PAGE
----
The kitchen freely toys with classics: interpreting a panzanella (bread and tomato salad) with grilled apples and butternut squash tossed with croutons and dressed with a brown butter and sherry vinaigrette; coleslaw made with kale; kimchickles, in which cucumbers get the kimchi treatment; and affogato made with Turkish coffee.
It also stays the course with warm banana bread, bread pudding topped with caramel and whipped cream, French toast, eggplant Parm and ham, eggs and cheese.
Old-school beverages are available from a cooler and feature Mr. Q Cumber, a cucumber flavored soda that is a great companion to the pork belly; Fentiman’s product line that made a little history on the “Colbert Report” with its Victorian Lemonade; Jarritos Mexican sodas and Mexican Coca-Cola made with pure cane sugar.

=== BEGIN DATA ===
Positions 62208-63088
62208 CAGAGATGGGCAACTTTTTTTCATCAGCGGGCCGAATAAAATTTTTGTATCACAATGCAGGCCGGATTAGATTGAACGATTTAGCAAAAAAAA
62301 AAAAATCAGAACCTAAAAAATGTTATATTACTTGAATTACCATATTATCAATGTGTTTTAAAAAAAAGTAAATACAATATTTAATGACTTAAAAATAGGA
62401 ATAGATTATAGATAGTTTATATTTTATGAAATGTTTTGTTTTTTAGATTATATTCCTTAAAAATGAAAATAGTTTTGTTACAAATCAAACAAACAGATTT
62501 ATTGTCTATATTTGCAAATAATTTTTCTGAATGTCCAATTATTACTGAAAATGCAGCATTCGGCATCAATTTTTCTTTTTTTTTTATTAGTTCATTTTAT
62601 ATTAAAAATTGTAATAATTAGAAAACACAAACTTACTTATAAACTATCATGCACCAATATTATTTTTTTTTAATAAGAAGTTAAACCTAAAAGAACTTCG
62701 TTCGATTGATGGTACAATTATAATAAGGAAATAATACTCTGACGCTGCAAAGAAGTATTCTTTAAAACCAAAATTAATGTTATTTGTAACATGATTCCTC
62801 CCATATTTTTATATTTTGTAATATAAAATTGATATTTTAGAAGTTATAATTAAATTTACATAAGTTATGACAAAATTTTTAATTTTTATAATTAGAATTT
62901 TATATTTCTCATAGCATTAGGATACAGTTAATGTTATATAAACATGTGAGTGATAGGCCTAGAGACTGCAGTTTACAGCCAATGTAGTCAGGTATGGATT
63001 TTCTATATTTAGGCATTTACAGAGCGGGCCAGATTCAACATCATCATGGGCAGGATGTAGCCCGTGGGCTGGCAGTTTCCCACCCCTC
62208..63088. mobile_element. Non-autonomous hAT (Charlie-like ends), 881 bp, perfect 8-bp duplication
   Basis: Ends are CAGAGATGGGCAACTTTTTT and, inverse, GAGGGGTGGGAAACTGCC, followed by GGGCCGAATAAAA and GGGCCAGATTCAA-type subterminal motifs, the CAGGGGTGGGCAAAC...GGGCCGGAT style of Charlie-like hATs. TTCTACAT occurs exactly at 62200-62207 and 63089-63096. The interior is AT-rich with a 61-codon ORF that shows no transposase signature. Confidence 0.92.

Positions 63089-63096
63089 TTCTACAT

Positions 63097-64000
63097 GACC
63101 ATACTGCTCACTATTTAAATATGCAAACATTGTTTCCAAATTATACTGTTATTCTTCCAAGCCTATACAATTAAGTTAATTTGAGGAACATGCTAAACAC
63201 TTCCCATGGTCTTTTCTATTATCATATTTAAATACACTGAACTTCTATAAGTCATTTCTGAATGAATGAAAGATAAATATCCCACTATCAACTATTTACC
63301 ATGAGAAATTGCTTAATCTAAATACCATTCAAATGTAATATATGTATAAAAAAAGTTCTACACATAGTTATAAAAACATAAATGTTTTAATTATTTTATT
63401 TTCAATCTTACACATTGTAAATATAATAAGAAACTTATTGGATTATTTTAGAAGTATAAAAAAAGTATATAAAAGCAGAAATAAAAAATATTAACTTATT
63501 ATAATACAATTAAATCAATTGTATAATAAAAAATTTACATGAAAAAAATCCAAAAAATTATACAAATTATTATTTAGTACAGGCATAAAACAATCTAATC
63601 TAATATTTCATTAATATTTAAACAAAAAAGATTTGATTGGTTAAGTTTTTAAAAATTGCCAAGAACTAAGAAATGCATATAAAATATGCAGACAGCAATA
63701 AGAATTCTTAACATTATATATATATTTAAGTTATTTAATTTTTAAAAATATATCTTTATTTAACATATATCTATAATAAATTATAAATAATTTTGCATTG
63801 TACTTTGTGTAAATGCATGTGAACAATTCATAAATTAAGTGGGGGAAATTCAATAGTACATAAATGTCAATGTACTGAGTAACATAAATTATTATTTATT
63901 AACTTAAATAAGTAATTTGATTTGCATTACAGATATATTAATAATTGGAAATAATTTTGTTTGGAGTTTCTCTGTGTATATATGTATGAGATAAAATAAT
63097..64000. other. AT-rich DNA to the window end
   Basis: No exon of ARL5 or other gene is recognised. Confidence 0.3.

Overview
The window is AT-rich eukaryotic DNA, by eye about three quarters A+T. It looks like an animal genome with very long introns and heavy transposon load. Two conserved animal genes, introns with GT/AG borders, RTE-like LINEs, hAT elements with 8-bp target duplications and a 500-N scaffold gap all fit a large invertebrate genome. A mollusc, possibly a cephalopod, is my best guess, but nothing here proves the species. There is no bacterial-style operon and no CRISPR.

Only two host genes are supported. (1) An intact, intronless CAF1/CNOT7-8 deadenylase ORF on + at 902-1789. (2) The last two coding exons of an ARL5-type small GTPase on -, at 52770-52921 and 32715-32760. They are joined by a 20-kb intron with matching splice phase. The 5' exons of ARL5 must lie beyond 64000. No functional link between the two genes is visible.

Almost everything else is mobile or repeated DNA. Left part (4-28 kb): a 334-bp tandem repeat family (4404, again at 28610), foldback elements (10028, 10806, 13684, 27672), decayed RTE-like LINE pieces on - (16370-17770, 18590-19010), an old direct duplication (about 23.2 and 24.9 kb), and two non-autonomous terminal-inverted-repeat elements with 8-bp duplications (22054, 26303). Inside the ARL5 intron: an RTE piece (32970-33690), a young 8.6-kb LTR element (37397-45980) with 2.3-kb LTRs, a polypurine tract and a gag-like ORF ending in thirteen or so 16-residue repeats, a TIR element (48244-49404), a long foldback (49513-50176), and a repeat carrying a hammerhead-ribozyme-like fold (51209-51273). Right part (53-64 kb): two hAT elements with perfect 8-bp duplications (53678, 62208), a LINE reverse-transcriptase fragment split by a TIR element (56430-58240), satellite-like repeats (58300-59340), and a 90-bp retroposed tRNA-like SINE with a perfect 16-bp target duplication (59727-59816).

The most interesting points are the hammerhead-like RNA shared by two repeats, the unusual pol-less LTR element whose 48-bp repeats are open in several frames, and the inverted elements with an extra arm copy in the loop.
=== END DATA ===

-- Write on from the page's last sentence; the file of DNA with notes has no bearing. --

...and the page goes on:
Butcher & Bee is on Upper King Street in the former Charleston Gardens outlet.
The interior has a rustic charm manifested by its repurposed farm tables, tractor seats, pantry hutches and a few scattered tables for two. Community dining, Mason jars holding cutlery, rolls of paper towels for mopping up the sandwich juices and a paper hive hanging from the ceiling in the fashion of a Calder mobile complete with taxidermied bees bring a commune sense to the dining room.
Elizabeth Beak of Crop Up participated in designing a garden on the property that is a source of fresh herbs and root vegetables.
Mark Marhefka of Abundant Seafood supplies the fish, MiBek Farms the pastured beef, and local farmers and shrimpers keep the menu local and seasonal.
Like Be’Wiched Deli in Minneapolis, Neal’s Deli in Carrboro, N.C., and Cochon Butcher in New Orleans, B & B dresses the flesh and the bread for the adventurous eater. Its vibe is rustic and industrial. It is mulched with ideas from the staff and the farms. It presents a kitchen where ideas and recipes are pollinated with the talents of the staff. Butcher and Bee swarms with good eats; a mecca for the modern sandwich eater.